Memphis Grizzlies get tough in win over Knicks: 'We ain't ducking no smoke'

NEW YORK -- The Memphis Grizzlies aren't backing down from anyone. And given how their season is going, they have no reason to.

After their latest victory, a 120-108 triumph in which New York Knicks forward Julius Randle was ejected in the fourth quarter after multiple run-ins with Memphis guard Desmond Bane, Grizzlies superstar Ja Morant made it clear he and his teammates won't be changing their approach anytime soon.

"There ain't no running in the M, man," Morant said. "We climb up the chimney. We ain't ducking no smoke. We're gonna let everybody know we're here.

"We're gonna play hard. We're trying to get a win, and if you don't like it? Oh well."

The Grizzlies are fast becoming one of the most entertaining teams in the NBA, on and off the court. It took less than two minutes for Memphis to throw down its first alley-oop of the night, a massive slam by rookie Ziaire Williams -- the first two of his career-high 21 points -- off a pass from Morant.

It was one of several that Memphis (36-18) executed during the game, including a breathtaking one Morant finished late in the first half. And even on a night when Morant and Bane struggled, going a combined 13-for-45 from the field, the Grizzlies leaned on their defense to improve to 27-8 since beginning the season 9-10.

As they have often done this season, the Grizzlies followed their win with their own version of an open mic night during the postgame news conference. Morant and Jaren Jackson Jr. took turns speaking their minds.

Jackson, like Morant, had plenty to say on the subject of trash talking.

"You know us," said Jackson, who had 26 points and 10 rebounds in the win. "You know how we play. We play with energy, we play with intensity. We love that. That brings joy to us, that back-and-forth. That's just what we like. So if you want to play that game, we'll play that game. It's cool. It's all in between the lines. We're competing for something huge.

"It's never personal. I don't care who I'm talking to. It's just a person right here, and I'm just going to say what I feel and I'm gonna do what I feel, too, and that's what they're gonna do, too. And we appreciate that. If you bring it and we're on that, that's cool."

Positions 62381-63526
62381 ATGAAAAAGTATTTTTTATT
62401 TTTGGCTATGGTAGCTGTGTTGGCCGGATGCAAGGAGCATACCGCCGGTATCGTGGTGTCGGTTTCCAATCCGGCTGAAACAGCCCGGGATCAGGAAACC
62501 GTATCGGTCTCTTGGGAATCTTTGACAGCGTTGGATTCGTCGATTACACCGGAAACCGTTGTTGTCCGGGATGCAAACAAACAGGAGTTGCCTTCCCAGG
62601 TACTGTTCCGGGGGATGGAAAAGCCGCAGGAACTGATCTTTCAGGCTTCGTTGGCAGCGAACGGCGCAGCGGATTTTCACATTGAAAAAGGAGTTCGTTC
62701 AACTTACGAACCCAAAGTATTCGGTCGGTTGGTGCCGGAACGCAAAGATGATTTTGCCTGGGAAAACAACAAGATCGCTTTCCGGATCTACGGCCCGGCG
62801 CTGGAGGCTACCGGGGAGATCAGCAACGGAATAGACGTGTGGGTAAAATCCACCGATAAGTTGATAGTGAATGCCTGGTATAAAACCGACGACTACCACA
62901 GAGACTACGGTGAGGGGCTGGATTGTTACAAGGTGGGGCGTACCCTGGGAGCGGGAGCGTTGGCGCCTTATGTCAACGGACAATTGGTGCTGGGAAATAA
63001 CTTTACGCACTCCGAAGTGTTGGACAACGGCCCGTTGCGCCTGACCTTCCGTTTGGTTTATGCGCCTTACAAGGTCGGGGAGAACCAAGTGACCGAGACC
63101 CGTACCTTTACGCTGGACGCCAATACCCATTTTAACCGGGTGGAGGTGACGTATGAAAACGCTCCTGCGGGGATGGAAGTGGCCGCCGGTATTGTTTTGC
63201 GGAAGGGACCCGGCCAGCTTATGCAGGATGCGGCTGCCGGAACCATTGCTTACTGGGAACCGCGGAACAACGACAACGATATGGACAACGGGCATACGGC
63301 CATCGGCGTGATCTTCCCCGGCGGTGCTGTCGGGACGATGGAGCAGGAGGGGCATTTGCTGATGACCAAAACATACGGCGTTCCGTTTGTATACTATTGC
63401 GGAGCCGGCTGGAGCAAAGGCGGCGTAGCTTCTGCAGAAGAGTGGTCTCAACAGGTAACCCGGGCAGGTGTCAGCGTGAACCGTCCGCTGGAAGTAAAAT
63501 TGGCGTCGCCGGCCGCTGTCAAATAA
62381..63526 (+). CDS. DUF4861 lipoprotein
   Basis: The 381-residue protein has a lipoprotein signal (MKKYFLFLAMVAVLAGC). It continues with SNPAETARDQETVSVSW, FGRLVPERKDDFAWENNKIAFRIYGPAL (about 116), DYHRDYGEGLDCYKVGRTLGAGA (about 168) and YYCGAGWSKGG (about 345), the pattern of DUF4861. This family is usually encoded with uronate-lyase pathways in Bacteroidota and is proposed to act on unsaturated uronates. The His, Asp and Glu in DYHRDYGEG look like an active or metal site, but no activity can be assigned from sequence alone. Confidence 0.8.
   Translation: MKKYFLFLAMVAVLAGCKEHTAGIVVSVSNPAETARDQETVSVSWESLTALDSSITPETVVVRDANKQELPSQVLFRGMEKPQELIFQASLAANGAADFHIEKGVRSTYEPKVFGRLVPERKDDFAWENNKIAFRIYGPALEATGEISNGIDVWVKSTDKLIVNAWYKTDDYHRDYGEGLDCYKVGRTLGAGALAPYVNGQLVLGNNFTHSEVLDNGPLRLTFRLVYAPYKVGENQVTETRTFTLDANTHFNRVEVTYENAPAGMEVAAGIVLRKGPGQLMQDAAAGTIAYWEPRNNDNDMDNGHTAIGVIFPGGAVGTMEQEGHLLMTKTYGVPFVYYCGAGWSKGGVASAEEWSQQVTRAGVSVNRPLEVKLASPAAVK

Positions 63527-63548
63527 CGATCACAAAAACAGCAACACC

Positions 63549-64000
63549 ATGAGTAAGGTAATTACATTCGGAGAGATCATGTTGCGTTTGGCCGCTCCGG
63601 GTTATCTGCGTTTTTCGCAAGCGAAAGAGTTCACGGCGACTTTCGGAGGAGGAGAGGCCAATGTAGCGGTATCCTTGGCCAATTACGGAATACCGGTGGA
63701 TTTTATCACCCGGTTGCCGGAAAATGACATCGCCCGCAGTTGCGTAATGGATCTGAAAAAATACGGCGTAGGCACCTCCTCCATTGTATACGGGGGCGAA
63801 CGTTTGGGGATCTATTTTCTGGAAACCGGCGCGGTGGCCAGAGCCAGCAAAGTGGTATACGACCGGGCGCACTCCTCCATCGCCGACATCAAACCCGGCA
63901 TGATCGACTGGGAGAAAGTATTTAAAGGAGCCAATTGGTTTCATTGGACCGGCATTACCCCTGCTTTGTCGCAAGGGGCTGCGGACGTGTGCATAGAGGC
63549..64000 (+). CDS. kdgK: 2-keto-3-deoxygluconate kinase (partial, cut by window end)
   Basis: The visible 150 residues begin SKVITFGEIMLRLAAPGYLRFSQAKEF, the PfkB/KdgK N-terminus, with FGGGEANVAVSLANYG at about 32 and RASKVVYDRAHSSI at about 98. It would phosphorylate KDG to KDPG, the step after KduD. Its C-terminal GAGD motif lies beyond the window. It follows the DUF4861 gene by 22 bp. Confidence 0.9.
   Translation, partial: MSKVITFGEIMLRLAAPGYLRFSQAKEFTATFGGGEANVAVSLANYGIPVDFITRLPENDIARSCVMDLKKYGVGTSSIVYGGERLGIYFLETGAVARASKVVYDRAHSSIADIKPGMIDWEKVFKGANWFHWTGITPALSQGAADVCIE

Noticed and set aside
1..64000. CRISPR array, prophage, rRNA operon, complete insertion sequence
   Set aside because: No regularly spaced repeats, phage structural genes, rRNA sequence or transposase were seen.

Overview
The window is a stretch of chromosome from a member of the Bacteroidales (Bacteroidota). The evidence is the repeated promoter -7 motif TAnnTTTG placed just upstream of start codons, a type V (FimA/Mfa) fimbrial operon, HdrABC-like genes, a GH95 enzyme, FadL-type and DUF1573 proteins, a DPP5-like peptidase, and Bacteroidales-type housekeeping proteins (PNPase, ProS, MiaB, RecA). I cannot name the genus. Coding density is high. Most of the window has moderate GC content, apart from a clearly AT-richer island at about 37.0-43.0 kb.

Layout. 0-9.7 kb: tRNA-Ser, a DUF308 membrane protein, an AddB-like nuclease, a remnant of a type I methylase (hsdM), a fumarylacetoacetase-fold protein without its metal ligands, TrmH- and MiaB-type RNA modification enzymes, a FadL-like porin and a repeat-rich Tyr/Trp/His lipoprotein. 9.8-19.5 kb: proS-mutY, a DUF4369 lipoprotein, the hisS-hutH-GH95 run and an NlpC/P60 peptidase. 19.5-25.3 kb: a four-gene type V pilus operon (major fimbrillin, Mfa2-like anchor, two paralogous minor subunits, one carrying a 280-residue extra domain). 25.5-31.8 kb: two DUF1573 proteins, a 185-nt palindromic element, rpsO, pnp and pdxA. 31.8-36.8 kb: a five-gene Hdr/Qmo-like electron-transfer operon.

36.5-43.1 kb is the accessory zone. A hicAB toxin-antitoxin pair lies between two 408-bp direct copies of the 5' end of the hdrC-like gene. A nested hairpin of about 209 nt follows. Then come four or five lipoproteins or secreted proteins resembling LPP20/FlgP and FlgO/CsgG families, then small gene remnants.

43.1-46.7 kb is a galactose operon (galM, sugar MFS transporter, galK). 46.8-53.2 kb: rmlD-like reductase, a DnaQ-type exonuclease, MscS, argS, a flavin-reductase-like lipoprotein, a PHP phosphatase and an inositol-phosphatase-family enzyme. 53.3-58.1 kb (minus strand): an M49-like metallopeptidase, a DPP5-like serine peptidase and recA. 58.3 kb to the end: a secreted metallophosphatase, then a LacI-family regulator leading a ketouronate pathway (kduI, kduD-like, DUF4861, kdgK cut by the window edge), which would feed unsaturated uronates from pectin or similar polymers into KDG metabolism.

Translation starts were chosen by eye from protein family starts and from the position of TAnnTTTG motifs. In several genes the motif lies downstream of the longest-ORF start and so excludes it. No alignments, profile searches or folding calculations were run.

Morant took his turn at the microphone, pulling it in closer to make sure the world heard his proclamation that Jackson should be the Defensive Player of the Year.

"Make sure you hear me loud and clear right now," said Morant, who also said Bane should be this year's Most Improved Player. "[The] Defensive Player of the Year is sitting to the left of me right now. We was on ESPN tonight -- I hope you're all watching this interview and actually giving my dog some credit, some recognition for how he's playing on the defensive end, as well as on the offensive end. I feel like there's not too many bigs in the league who can do both as good as he's doing, so there y'all go.

"Look who he's guarding. He's having different matchups. He had Giannis [Antetokounmpo]. He had [Nikola] Jokic. Tonight he had Julius Randle. He's able to guard guards out on the perimeter. And they're not scoring. So I think that's pretty much what it is."

When a reporter began a question by mentioning the Grizzlies-Knicks game was on ESPN on Wednesday night, Morant interjected, reminding him that Memphis' game was bumped off the network last week in favor of the Knicks playing the Miami Heat.

"With the team they kicked us off for [last week]?" Morant said. "What happened? Who won?"

It's that kind of swagger -- or, as Morant said to ESPN's Tim MacMahon, that "drippy" culture -- that has powered the Grizzlies up the Western Conference standings with a roster that ranks among the league's youngest.

The Grizzlies also have the kind of depth that allows them to absorb one of the worst performances of Morant's career on Wednesday night.

"Tonight, I felt like I played terrible," said Morant, who made his first All-Star Game last week when he was voted in as a starter. "If you ask me, this was one of the worst games I've played in my career, but my teammates were out there and still distributing the ball and making shots and they were like, all right."

Morant and Jackson also said it was important for the Grizzlies to bounce back from Monday's overtime loss in Philadelphia to the 76ers and win against the Knicks, who repeatedly cut into the lead Memphis built in the first half but could never complete the comeback.

Morant, in particular, said it was a sign of the growth the young Grizzlies have shown since their slow start to the season.

But it also is a sign of Morant's leadership and ability to lead Memphis' rapid transformation into one of the league's elite teams.

Jackson said it has been an honor to watch it up close over the past few seasons.

"You know him," Jackson said. "You know how humble he is. Come on, man. For us ... we're watching something special. It's nice to appreciate it at times. The reason why he's special is because he don't really need to take the time to reflect on everything. He's going to keep moving, keep doing what got him to this point, which is the work he put in. At the end of the day, we're sitting here getting MVP chants on the road, and we're sitting there like, bruh, yeah ... it's pure. It's some pure stuff going on.

"I'm just glad I get a better seat than all y'all to see it."